January 31, 2020
- Maryland, Nebraska Look at Advertising Taxes
- Privacy, Self-Regulation Update
- CA Do Not Sell My Info
- Political Ads: Required Disclosures
Maryland, Nebraska Look at Advertising Taxes
On January 29 the Maryland Senate Committee on Budget and Taxation held a hearing on SB 2 which would place a gross receipts tax on digital advertising. AAF Baltimore President, Matt McDermott and AAF EVP of Government Affairs, Clark Rector both testified against the proposal.
While the bill targets global companies with digital advertising revenues over $100,000,000 McDermott explained how the tax would ultimately also hurt Maryland businesses and consumers. Rector used the opportunity to remind Senators of the importance of advertising to Maryland and how digital advertising gives both small and large Maryland companies the ability to compete far beyond the state’s borders. Both received favorable coverage in the Baltimore Sun.
The next steps for the bill are uncertain, but because it is sponsored by the current and former Presidents of the State Senate it must be taken seriously.
Two ad tax bills have been introduced in the Nebraska legislature. LB 946 would extend the state sales and use tax to all services unless specifically exempted. No exemption for advertising is mentioned in the bill’s language. LB 989 would impose the sales and use tax to digital advertising. Because Nebraska has a very short legislative session this year, and the governor has pledged not to raise taxes, these bills are not expected to be enacted. However, many observers in the state believe that they could lay the groundwork for more serious consideration next year. In March, AAF Omaha and AAF Lincoln will host their annual joint legislative reception. The proposed ad taxes are sure to be a subject of discussion.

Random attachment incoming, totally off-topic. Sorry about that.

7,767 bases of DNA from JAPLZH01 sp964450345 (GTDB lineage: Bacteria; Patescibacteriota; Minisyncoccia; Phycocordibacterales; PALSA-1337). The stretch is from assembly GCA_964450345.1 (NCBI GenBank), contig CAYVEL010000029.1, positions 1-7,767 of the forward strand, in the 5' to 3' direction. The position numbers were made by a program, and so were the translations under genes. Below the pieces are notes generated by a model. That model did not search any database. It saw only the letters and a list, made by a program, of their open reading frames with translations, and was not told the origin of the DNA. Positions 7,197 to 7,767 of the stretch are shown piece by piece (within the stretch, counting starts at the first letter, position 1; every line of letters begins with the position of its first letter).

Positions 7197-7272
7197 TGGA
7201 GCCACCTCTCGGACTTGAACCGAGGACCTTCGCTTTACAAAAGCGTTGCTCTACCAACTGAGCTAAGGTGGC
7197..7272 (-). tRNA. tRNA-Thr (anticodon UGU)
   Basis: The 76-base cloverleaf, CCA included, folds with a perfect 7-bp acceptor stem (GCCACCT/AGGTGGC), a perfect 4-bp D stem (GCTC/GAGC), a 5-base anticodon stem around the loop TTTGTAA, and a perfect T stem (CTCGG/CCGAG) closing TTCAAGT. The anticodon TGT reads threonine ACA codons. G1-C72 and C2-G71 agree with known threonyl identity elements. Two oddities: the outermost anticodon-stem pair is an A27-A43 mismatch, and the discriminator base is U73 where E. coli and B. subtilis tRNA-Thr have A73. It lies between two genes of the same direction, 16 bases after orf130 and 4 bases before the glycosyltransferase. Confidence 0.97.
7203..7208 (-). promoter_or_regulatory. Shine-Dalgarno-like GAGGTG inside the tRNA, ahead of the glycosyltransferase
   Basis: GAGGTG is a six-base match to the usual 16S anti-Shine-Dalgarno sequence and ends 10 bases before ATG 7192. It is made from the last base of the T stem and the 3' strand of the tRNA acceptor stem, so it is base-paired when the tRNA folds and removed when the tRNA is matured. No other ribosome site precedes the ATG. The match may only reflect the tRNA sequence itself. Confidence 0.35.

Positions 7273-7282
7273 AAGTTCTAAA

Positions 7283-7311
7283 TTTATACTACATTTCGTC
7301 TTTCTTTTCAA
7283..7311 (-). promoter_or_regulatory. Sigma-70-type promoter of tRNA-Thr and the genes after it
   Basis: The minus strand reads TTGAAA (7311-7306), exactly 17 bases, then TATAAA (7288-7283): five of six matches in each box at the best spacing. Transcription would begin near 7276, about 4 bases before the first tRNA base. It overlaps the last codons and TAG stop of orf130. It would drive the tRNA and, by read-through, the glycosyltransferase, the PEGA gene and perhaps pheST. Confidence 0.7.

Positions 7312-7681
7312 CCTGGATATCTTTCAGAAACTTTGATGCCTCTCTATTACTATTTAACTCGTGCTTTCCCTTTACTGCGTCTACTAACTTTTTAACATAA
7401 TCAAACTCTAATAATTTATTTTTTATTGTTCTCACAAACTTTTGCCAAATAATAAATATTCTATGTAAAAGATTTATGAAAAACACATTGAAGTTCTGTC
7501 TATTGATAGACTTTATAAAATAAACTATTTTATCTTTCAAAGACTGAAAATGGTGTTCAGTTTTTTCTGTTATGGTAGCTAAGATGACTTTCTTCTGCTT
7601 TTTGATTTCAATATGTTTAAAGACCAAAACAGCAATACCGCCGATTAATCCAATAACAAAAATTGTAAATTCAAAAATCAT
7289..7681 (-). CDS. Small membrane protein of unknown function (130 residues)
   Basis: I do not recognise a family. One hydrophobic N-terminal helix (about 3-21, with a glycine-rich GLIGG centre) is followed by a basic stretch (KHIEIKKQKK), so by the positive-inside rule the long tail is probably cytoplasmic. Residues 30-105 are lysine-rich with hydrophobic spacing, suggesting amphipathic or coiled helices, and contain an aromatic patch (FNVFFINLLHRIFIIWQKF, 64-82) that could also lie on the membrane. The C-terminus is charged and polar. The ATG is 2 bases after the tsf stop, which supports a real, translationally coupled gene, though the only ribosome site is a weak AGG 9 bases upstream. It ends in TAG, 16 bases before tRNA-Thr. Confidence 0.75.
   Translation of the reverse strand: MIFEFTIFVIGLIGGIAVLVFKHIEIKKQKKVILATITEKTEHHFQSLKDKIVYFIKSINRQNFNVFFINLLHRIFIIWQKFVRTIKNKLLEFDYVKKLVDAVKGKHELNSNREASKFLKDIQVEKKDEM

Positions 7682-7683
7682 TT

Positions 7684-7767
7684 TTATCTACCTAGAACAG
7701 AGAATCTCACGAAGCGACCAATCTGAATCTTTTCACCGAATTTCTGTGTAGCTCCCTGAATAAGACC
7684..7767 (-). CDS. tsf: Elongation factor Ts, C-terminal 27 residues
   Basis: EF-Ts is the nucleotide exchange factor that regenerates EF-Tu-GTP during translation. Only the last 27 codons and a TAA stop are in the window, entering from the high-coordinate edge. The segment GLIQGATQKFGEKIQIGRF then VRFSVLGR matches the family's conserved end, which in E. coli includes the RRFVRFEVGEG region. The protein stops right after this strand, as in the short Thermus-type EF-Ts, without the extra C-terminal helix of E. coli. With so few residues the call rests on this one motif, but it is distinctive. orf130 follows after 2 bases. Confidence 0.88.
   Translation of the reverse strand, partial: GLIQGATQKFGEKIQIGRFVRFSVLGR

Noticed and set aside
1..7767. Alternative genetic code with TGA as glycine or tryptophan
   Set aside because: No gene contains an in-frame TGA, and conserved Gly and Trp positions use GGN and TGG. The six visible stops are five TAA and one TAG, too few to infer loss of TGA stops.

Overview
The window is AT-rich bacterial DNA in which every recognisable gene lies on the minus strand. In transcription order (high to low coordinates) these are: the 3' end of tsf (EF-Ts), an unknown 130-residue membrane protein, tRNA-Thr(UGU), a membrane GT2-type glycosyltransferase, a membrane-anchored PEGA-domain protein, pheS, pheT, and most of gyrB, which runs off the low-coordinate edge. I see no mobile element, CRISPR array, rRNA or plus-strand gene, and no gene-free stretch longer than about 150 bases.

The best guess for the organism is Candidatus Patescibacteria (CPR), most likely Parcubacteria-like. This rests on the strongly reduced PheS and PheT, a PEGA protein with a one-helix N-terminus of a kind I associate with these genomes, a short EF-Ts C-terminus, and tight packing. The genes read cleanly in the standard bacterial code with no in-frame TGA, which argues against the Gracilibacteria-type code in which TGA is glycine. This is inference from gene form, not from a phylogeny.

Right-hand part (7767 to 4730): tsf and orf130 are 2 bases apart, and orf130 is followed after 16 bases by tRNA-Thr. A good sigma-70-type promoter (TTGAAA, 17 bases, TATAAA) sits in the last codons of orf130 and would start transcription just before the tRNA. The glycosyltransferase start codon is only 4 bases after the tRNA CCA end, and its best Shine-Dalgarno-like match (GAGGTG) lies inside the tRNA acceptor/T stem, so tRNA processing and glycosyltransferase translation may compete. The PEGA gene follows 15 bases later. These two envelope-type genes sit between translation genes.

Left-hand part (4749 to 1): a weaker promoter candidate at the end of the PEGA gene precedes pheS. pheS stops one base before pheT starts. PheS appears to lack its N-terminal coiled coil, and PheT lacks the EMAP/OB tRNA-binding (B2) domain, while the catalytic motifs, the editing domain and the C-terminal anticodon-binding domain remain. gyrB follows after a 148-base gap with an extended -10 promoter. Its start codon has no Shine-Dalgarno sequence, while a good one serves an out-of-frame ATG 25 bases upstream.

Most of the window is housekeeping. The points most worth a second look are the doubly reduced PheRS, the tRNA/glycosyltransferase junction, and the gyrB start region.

Privacy, Self-Regulation Update
AAF and our allied advertising associations have asked California Attorney General Xavier Becerra to delay enforcement of the California Consumer Privacy Protection Act. The new law went into effect on January 1 of this year with enforcement set to begin on July 1. Unfortunately, the final regulations have not been finalized, leaving thousands of covered companies in a state of uncertainty as to what exactly they will be complying with. The letter asked that the Attorney General delay enforcement actions until six months after the regulations are finalized.
While the industry waits for final rules, the Digital Advertising Alliance, in which AAF is a founding member, has created several new resources to help advertisers, publishers, agencies and ad tech companies in their compliance journey.
CA's Do Not Sell My Info
With California’s “Do Not Sell My Personal Info” (DNS) mandate, DAA saw an opportunity to advance a privacy control experience for consumers that mirrors what’s been in market for the better part of a decade for opting out of data collection for interest-based advertising (IBA) with WebChoices and AppChoices.
DAA’s new DNS tools for California citizens—built into the latest version of its AppChoices mobile app, and browser-based “Opt Out Tool” that is similar to WebChoices—enables third parties (ad tech) to complement first parties (site and app owners) in their own opt-out “do not sell my personal information” regimes for consumers.